Bhatia HS, Agrawal R, Sharma S, Huo YX, Ying Z, Gomez-Pinilla F (2011) PLoS One. 2011;6(12):e28451
Omega-3-fatty acid DHA is a structural component of brain plasma membranes, thereby crucial for neuronal signaling; however, the brain is inefficient at synthesizing DHA. We have asked how levels of dietary n-3 fatty acids during brain growth would affect brain function and plasticity during adult life.
Pregnant rats and their male offspring were fed an n-3 adequate diet or n-3 deficient diets for 15 weeks.
Results showed that the n-3 deficiency increased parameters of anxiety-like behavior using open field and elevated plus maze tests in the male offspring. Behavioral changes were accompanied by a level reduction in the anxiolytic-related neuropeptide Y-1 receptor, and an increase in the anxiogenic-related glucocorticoid receptor in the cognitive related frontal cortex, hypothalamus and hippocampus.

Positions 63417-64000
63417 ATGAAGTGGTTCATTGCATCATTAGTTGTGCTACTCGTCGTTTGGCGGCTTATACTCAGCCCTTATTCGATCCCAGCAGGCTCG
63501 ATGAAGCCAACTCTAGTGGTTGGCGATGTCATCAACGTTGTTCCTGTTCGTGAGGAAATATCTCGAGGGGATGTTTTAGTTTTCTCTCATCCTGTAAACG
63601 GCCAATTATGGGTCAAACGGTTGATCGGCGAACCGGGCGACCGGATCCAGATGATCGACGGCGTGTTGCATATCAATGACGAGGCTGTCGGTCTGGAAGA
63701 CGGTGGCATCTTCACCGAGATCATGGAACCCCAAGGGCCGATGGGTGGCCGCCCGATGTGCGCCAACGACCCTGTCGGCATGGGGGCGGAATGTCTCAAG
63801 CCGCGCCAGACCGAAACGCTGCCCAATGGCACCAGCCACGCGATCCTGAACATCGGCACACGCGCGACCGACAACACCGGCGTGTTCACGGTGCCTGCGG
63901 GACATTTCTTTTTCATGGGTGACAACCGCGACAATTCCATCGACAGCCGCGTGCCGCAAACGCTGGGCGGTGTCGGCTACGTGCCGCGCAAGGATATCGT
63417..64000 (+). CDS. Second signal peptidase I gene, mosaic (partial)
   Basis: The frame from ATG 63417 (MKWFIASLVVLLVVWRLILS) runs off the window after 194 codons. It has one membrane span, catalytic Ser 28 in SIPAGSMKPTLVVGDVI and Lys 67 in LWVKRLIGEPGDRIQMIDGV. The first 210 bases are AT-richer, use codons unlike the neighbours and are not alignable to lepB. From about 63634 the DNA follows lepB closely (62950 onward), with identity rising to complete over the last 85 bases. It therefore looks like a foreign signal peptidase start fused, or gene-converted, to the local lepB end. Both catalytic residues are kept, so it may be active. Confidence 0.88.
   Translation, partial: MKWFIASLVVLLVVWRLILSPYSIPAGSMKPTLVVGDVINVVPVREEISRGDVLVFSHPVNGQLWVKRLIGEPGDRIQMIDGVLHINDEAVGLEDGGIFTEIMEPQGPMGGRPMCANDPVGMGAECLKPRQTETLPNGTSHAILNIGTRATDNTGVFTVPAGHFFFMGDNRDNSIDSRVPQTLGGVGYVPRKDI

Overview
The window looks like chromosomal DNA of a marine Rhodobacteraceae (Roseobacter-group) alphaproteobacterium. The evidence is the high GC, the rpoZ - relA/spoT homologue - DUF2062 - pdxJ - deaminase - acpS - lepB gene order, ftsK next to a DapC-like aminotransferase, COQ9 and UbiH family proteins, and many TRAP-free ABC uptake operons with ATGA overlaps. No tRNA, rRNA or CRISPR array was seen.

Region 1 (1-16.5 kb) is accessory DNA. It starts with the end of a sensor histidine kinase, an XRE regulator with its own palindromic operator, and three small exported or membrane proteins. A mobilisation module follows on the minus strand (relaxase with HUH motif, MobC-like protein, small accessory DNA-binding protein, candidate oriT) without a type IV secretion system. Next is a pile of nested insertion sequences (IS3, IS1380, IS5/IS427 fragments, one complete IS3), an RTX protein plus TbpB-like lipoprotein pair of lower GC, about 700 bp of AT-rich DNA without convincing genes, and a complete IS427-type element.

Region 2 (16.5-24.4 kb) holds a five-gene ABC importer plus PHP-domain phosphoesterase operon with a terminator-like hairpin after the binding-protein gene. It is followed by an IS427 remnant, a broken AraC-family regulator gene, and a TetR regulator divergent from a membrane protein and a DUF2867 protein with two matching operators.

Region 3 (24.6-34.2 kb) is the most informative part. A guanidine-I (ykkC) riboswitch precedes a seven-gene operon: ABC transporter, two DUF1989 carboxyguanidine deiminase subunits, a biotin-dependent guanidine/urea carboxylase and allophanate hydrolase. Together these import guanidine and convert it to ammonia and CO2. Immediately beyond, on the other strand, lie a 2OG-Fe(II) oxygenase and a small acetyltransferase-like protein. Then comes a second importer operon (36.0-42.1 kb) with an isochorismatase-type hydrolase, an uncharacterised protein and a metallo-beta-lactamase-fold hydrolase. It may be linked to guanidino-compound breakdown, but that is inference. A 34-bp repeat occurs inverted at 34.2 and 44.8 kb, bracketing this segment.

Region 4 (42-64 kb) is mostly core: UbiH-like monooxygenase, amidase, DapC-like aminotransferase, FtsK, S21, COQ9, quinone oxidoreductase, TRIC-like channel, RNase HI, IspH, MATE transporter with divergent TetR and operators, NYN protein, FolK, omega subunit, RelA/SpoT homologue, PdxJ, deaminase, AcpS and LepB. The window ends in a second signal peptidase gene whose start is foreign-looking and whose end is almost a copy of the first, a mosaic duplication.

The n-3 deficiency reduced brain levels of docosahexaenoic acid (DHA) and increased the ratio n-6/n-3 assessed by gas chromatography. The n-3 deficiency reduced the levels of BDNF and signaling through the BDNF receptor TrkB, in proportion to brain DHA levels, and reduced the activation of the BDNF-related signaling molecule CREB in selected brain regions.
The n-3 deficiency also disrupted the insulin signaling pathways as evidenced by changes in insulin receptor (IR) and insulin receptor substrate (IRS). DHA deficiency during brain maturation reduces plasticity and compromises brain function in adulthood.
Adequate levels of dietary DHA seem crucial for building long-term neuronal resilience for optimal brain performance and aiding in the battle against neurological disorders.